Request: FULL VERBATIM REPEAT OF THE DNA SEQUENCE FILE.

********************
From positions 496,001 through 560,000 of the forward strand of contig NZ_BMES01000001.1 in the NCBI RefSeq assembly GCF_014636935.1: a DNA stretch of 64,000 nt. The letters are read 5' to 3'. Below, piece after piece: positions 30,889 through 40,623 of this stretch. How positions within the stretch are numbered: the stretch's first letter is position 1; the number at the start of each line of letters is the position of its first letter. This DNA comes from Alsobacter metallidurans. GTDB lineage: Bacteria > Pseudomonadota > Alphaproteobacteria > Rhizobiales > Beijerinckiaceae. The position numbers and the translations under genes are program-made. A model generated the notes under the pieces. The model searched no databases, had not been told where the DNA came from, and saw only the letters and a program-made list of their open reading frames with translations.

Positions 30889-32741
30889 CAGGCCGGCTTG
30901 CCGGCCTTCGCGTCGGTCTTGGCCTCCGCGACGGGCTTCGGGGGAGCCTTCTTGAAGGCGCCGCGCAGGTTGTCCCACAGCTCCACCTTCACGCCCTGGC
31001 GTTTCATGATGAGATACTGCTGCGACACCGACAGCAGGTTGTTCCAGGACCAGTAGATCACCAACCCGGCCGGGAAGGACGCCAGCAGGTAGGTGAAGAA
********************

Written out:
From positions 496,001 through 560,000 of the forward strand of contig NZ_BMES01000001.1 in the NCBI RefSeq assembly GCF_014636935.1: a DNA stretch of 64,000 nt. The letters are read 5' to 3'. Below, piece after piece: positions 30,889 through 40,623 of this stretch. How positions within the stretch are numbered: the stretch's first letter is position 1; the number at the start of each line of letters is the position of its first letter. This DNA comes from Alsobacter metallidurans. GTDB lineage: Bacteria > Pseudomonadota > Alphaproteobacteria > Rhizobiales > Beijerinckiaceae. The position numbers and the translations under genes are program-made. A model generated the notes under the pieces. The model searched no databases, had not been told where the DNA came from, and saw only the letters and a program-made list of their open reading frames with translations.

Positions 30889-32741
30889 CAGGCCGGCTTG
30901 CCGGCCTTCGCGTCGGTCTTGGCCTCCGCGACGGGCTTCGGGGGAGCCTTCTTGAAGGCGCCGCGCAGGTTGTCCCACAGCTCCACCTTCACGCCCTGGC
31001 GTTTCATGATGAGATACTGCTGCGACACCGACAGCAGGTTGTTCCAGGACCAGTAGATCACCAACCCGGCCGGGAAGGACGCCAGCAGGTAGGTGAAGAA